Public Media Alliance just held its 2016 conference, #PMA16, in Montreal today 14 September.

Below some of my take-aways:

  1. Key Note #1

Craig Hammer, Media Development, World Bank. He reiterated the often heard comments about the declining trust in media, and the weakening freedoms of expression, and safety of journalists: right now, perhaps more than ever, we need public media.

In addition, he noted that non-Western countries are leapfrogging and bypassing their mature PSM counterparts in rethinking the collaborative, participatory and curatorial, multiplatform models of PSM (e.g.,Kenya & India).

Q&A: CH notes that developing stronger media systems in the Global South, and public media, is challenging as many funders seem not to understand the importance of media (systems, funding models). He’s calling for customizable models. One part of this equation is awareness raising among audiences about the importance of PM.

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  1.  Changing Perspectives on PSB: The Commercial, Technical and Political

Chair: CEO Lauri Kivinen of Yleisradio, Finland; Sonia Gill of the Caribbean Broadcasting Union;  Waithaka Waihenya of KBC Kenya; Rita Freire, EBC Brazik; Simon Marks of Feature Story News, USA.

  1. How do the panelists see the possibilities for transitions from state to true public service media?

WW: KBC used to be a feared entity, government’s loudspeaker -> “punishing” public media -> now the government much more sympathetic. But: let’s stop lamenting the funding issue, let’s accept and solve it.

RF: Political crisis: the gov’t withdrew autonomy of EBC but multistakeholder support to protect media.

LK: In the last 3 months Croatia, Hungary, Poland — these countries can’t overcome the paradox of PS financed by the people but governed by the state. This paradox needs to be overcome to have a functioning PSM organization. “We must bite the hand that feeds us”. It’s scary to hear about Brazil, a big country.

SG: We are seeing concerns about the arrest of reporters in the Caribbean. HIghly commercialized media sector because govts couldn’t  Telecoms (Caribbean & foreign) are now becoming major media owners. How can we secure indigenous content? We continue to have the problem with CEOs of media houses with their political affiliations. Cybersecurity legislation has recently been used to regulate legacy media/journalism. Technology continues to be a challenge – how to guarantee universal access? E-waste a problem.

SM: One would think the US wouldn’t a fragile state but I have begun to think so… The current election (coverage) is the tragic result of the lack public media. The Economist: The Post-Truth Environment”. Technical: not an obstacle but a huge opportunity. E.g.: 1) Overhaul of culture in PSB: Content now specifically produced for different platforms. 2) Radio NZ Checkpoint: Multiplatform simulcast – redefining the “broadcasting”. Decoding unit allows access to studios to deliver HDTV footage for multiplatform audiences = Major cost reductions.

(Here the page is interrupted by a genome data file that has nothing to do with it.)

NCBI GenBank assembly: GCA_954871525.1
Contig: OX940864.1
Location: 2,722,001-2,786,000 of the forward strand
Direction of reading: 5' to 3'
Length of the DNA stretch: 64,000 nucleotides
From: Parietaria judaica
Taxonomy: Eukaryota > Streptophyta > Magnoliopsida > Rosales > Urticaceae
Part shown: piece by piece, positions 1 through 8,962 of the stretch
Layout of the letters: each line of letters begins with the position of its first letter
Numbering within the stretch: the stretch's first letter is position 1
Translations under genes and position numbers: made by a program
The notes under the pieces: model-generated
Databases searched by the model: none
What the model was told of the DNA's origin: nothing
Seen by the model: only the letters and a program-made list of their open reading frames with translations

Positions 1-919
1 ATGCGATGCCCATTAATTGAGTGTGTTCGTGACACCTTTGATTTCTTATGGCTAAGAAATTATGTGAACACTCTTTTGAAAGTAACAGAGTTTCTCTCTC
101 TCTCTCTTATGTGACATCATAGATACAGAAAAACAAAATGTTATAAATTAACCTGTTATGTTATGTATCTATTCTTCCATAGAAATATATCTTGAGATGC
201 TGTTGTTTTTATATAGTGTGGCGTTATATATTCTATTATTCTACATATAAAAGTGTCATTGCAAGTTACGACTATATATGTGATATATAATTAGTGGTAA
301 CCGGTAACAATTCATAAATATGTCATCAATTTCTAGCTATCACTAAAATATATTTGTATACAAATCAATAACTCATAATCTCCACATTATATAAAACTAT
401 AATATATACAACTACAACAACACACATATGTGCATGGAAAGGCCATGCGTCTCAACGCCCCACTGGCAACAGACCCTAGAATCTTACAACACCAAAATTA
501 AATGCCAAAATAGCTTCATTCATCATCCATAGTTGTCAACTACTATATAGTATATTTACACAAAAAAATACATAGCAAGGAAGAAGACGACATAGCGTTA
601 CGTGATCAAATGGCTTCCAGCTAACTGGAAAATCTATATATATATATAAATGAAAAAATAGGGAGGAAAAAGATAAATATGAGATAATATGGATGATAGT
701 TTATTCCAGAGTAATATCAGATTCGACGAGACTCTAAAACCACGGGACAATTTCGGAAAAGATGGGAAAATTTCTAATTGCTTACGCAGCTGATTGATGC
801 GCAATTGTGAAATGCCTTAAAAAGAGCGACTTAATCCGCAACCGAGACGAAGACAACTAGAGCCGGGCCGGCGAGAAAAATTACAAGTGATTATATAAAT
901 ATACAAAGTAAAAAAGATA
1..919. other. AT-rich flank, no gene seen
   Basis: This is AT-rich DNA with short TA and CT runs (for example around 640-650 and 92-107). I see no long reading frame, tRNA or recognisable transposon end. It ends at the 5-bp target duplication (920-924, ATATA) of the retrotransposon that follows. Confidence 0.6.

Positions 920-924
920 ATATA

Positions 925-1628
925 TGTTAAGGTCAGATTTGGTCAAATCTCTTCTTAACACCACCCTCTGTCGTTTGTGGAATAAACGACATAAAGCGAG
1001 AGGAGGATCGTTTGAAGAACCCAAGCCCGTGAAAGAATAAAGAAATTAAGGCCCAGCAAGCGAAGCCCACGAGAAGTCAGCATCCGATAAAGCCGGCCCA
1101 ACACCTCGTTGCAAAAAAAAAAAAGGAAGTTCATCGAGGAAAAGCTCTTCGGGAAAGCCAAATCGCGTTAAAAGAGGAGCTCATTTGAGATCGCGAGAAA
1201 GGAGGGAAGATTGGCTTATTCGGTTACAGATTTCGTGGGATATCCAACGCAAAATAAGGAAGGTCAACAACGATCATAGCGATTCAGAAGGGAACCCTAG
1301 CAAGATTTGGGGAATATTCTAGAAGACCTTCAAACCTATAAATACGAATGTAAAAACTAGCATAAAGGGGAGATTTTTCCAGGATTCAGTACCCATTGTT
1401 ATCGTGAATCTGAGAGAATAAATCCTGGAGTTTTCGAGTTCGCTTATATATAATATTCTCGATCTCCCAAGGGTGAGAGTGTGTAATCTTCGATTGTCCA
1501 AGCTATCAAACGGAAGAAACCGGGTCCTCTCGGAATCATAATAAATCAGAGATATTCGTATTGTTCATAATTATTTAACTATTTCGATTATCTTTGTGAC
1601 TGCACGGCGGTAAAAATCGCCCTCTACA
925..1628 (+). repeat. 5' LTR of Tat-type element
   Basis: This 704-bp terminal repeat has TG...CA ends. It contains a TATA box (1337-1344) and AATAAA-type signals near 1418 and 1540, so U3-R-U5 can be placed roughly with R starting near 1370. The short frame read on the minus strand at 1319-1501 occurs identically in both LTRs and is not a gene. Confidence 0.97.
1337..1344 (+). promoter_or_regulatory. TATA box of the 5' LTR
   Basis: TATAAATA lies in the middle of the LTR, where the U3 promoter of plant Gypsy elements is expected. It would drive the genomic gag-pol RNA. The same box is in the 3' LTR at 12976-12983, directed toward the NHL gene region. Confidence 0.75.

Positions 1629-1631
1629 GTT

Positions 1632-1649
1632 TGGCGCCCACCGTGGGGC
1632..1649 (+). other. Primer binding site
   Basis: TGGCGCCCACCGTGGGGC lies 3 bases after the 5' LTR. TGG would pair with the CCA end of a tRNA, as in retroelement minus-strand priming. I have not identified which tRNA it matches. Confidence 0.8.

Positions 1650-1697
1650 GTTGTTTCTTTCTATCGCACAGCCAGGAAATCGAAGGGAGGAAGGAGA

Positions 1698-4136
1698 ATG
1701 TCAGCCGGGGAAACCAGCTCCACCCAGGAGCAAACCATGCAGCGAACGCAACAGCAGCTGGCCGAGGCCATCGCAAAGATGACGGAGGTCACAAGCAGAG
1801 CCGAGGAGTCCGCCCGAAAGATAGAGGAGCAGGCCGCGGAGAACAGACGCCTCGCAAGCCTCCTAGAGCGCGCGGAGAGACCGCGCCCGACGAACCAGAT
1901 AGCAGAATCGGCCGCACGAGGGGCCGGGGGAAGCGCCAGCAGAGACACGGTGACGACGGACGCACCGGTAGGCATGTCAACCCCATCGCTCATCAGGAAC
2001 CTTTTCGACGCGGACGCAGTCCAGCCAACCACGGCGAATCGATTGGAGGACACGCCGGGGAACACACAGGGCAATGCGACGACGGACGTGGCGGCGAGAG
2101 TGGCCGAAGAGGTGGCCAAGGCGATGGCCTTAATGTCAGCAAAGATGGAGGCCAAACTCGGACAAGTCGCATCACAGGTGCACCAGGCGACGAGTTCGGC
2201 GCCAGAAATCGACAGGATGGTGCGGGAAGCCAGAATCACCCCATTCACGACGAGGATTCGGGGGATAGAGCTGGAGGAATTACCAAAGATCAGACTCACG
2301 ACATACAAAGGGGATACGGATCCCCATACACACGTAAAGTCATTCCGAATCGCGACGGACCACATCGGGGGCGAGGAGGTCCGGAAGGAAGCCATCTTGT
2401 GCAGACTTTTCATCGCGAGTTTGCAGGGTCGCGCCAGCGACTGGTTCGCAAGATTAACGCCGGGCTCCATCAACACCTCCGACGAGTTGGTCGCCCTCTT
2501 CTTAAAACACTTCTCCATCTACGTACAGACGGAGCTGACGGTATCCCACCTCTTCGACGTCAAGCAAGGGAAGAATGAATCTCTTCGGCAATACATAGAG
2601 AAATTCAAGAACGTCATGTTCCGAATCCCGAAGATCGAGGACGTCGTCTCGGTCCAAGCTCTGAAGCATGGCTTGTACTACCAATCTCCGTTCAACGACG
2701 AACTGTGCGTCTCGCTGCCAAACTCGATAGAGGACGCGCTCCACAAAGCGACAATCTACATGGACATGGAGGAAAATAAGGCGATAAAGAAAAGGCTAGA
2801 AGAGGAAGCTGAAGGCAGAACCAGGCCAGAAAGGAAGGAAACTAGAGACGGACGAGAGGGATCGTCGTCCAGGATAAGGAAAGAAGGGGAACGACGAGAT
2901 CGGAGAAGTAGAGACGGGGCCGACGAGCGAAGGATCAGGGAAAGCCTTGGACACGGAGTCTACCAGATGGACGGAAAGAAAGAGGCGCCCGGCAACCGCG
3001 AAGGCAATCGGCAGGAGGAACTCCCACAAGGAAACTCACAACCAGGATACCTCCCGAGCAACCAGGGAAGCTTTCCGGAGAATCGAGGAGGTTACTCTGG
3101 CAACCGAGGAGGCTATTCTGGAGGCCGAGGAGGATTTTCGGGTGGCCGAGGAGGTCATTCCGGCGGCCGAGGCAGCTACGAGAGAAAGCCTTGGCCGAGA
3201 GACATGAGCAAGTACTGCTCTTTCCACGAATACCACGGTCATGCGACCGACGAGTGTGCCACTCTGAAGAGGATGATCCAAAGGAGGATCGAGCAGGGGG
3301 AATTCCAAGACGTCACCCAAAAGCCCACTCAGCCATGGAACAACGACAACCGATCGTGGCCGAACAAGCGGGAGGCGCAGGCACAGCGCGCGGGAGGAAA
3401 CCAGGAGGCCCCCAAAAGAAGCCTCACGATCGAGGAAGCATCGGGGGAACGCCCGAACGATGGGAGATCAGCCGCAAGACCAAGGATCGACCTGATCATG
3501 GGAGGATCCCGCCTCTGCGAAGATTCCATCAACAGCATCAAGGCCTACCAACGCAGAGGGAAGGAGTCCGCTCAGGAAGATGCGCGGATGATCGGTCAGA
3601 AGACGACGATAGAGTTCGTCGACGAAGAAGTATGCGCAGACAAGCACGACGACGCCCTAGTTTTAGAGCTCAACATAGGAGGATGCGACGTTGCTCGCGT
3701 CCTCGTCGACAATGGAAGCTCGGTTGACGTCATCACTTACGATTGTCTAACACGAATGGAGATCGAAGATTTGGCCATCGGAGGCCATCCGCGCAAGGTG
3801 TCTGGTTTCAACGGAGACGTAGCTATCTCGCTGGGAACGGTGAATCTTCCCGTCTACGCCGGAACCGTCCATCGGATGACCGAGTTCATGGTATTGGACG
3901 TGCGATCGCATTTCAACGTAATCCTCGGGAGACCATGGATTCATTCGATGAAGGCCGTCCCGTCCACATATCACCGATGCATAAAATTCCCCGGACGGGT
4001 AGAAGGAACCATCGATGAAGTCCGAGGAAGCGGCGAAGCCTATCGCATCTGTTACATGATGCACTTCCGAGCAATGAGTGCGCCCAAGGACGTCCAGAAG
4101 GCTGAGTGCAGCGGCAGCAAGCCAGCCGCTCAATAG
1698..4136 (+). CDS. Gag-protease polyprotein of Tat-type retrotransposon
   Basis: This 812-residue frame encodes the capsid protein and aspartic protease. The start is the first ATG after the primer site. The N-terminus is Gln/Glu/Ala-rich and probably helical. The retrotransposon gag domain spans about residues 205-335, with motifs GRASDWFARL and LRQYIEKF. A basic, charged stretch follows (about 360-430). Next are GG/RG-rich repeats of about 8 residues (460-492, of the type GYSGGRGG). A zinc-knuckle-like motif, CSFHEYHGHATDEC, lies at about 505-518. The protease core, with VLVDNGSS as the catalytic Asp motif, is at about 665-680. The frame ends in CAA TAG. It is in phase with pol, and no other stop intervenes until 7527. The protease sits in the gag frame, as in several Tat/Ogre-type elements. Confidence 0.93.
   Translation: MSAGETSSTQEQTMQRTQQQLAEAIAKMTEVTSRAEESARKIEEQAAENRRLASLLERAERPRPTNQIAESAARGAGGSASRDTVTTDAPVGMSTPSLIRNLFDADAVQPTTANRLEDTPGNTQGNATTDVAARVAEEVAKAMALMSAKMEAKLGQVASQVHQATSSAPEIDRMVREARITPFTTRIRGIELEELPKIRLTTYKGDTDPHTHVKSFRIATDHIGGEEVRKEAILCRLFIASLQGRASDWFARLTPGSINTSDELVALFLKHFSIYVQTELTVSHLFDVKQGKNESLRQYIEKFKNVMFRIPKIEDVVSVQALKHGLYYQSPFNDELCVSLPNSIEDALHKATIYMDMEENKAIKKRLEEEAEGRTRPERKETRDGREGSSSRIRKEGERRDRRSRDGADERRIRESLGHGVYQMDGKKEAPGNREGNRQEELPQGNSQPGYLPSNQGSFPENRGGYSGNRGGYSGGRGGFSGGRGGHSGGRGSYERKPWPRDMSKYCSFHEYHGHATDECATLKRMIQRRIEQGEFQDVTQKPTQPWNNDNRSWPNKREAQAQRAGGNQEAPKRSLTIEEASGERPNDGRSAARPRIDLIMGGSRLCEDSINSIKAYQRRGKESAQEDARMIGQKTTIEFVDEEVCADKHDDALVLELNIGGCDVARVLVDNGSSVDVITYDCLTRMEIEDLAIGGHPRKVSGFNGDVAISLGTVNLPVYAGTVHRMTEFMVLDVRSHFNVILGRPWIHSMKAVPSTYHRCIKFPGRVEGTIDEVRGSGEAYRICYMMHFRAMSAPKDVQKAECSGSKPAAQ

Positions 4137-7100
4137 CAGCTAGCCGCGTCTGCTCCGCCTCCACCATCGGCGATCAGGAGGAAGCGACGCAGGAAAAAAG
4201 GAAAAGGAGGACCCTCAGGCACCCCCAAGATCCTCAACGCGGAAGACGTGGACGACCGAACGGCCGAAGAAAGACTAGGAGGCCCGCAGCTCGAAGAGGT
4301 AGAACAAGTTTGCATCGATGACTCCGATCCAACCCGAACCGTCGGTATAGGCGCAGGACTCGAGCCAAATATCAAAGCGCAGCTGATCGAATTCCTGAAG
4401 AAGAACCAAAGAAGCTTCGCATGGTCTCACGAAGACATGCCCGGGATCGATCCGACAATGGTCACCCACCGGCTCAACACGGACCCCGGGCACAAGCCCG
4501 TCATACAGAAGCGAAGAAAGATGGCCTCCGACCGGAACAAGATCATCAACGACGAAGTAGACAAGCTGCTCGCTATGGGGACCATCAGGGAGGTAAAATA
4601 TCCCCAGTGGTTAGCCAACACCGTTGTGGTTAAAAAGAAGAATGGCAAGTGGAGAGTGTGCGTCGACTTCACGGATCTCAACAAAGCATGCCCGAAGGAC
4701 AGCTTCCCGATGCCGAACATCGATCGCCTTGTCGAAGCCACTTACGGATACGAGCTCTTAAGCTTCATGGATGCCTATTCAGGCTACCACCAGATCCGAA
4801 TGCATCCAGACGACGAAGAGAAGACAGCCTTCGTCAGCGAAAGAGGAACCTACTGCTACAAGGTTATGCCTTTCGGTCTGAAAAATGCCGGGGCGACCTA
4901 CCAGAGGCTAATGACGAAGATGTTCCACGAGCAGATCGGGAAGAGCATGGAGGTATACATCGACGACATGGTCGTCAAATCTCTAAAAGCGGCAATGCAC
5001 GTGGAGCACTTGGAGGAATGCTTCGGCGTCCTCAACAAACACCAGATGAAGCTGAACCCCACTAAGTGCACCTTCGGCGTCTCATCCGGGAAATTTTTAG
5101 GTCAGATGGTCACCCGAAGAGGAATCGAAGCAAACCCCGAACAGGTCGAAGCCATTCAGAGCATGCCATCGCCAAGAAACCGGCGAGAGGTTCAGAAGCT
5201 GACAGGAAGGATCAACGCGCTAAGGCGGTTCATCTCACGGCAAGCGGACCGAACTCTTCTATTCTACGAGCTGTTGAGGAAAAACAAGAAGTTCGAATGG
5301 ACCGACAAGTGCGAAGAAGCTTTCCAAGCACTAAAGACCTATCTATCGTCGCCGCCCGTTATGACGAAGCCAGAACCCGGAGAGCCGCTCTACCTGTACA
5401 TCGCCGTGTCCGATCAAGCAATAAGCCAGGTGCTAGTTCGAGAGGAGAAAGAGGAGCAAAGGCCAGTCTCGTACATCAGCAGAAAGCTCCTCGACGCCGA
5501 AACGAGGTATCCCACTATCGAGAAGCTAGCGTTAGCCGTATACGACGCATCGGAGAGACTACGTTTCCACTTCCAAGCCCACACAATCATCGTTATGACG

1. How can we make sure that PSB/PSM remains relevant?

 

SG: Involvement of civil society. The case of Brazil shows this clearly.

WW: Craig talked about trust as a rare community these days. News pushed through social networks, etc. Trust and journalistic quality are our commodity.

Q: To WW: What’s the status of KBC’s switchover? To Rita: Possibility of license fees as a funding model? SG: Jamaican funding model is a success. Direct user fees won’t work. LK: public support helps to build political support. WW: Kenya fully digital. But as a result of a fierce war with comm broadcaster that wanted a piece of the pie. Decision: Digitalization = a public project.
SM: On social media — you HAVE to go where the audiences are. Use the tech to build your brand of trust. How to modernize but maintain the quality?

 

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  1. Intervention: PMA Research Project

Sally-Ann Wilson, PMA: What do we need to know what we don’t from academic research and other sources? How do people who run PM organizations see their organizations? Key questions that keep them awake at night?

PSM pyramid: Role -> Characteristics -> Content

20 responses so far; very consistent regardless of the context!

Role: independency, inclusivity and diversity, building and reflecting national identity (providing media plurality in a globalizing world wasn’t considered very important)

Characteristics: Independence, impartiality, trust (being popular wasn’t that important)

Content: Impartial news, international news (environmental coverage not so important)

PMA — we don’t merely talk, we act. The BBC model needs revision for other countries, but the changes in that model will shape other models.